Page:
Christmas cards tend to fall into three categories: the family card (cheerful children in red and green sweaters), the secular card (snowmen, snowflakes, snowy villages), and the religious card. The religious card usually bears a portrait of the Virgin Mary gazing beatifically at the crib of her newborn son, Jesus. Behind her, the picture is just as some of the Gospels describe: shepherds, animals, maybe even the three wise men, though they actually were late on the scene.
But where's St. Joseph? Where is the man to whom, according to the Gospel of Matthew, an angel announced the birth of Jesus? Where is the guy who married Mary even though she was already "with child," the man who helped to raise Jesus, the carpenter who taught Jesus his craft?
He's off to the side or stuck in the back, behind a shepherd. And he's old, balding, and stooped, looking more like Mary's father than her husband. Sometimes, he's not there at all. Many Christmas cards show just Mary and Jesus. And how many carols even mention Joseph? He is at the Nativity scene and in American Christmas traditions. That's a loss since Joseph can be a powerful figure not only for fathers but also for the average believer.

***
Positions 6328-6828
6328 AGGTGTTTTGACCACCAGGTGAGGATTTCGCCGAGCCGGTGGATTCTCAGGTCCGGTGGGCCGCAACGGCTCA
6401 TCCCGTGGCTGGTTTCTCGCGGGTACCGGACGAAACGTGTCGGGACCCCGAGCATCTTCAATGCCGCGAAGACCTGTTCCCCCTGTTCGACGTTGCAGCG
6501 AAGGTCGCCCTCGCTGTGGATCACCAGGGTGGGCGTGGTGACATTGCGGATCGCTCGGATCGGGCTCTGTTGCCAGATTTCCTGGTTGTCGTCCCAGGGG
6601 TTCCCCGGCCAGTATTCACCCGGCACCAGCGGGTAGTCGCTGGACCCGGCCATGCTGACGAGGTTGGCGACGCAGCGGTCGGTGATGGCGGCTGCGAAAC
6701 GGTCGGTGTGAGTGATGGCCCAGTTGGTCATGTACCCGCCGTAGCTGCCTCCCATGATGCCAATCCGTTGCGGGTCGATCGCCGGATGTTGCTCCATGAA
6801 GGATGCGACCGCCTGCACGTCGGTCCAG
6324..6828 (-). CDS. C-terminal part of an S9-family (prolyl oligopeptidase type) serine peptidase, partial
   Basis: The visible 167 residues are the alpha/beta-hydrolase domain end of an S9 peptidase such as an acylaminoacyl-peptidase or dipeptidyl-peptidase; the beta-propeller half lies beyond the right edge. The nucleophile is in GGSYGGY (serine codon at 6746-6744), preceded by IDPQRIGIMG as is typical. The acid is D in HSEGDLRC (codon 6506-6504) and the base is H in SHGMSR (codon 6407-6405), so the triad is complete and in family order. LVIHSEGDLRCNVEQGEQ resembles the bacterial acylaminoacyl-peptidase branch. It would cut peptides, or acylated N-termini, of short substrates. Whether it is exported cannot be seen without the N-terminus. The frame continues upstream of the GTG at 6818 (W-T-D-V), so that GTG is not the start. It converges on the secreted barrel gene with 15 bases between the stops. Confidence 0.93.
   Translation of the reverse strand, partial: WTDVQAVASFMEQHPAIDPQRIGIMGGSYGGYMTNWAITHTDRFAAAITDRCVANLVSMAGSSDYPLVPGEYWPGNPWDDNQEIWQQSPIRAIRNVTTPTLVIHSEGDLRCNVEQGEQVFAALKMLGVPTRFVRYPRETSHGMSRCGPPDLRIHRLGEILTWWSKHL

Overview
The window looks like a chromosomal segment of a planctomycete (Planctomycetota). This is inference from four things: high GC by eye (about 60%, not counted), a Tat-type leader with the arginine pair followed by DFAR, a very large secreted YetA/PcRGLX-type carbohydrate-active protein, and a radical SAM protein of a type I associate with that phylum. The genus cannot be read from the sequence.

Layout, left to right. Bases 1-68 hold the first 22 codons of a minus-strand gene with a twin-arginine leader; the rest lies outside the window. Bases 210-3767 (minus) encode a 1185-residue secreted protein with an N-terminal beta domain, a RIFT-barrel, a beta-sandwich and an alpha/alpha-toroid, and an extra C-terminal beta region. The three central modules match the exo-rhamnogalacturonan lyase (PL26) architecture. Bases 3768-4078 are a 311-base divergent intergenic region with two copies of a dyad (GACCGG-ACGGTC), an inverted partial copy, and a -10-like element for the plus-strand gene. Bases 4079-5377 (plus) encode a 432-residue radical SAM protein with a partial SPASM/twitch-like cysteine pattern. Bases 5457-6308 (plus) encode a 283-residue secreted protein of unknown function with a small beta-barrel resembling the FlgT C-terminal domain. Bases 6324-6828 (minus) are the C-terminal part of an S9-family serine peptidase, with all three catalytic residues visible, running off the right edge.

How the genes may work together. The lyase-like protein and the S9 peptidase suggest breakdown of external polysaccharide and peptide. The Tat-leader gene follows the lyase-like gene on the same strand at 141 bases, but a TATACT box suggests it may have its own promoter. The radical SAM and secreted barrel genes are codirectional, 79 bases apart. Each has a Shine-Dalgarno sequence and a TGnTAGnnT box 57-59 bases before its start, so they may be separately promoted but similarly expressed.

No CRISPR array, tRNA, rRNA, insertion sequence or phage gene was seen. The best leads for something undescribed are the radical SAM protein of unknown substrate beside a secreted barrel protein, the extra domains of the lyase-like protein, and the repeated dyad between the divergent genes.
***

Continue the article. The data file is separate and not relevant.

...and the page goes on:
For a number of reasons, Joseph has presented something of a problem for the Catholic Church over the past two millennia. The miracle of Christmas was not only that God became human but also that this was accomplished through a virgin. Naturally, Mary is one of the stars of the story. But the emphasis on her virginity may have meant that her marriage to Joseph may have been an uncomfortable reality—after all, if they were married, didn't they, well, have sex? That flew in the face of what became an early tradition in the Catholic Church—Mary's "perpetual virginity."
Better, then, to have Joseph in the background. Some scholars have posited that this is also the reason that he is portrayed as elderly in all those paintings, even though some experts estimate he was around 30 years old at the time of Jesus' birth. Lawrence Cunningham, a professor of theology at Notre Dame and author of A Brief History of the Saints, told me, "Nine times out of 10 in Christian art, Joseph takes on more of father-protector role rather than a husband. That was a way of solving the sexuality problem." Cunningham points out that in some paintings, Joseph is shown dozing off in the corner of the stable or even leaving the scene of the Nativity entirely, "out of modesty."
But don't blame Western artists for giving Joseph short shrift. They didn't have much material to go on. Joseph is given no lines to speak in any of the Gospels, and he disappears entirely after Jesus' childhood. Significantly, he is absent during Jesus' public ministry and even at the Crucifixion, where Mary is featured prominently. This has led some scholars to believe that he must have died before the end of Jesus' earthly life.
So what do we know about Joseph? Apart from his trade—he's called a tekton in the Gospels, which is usually translated as carpenter but is more likely a general craftsman—not much. But Pheme Perkins, a professor of the New Testament at Boston College and the author of the widely used textbook Reading the New Testament, says you can draw some interesting conclusions if you read the Gospels carefully.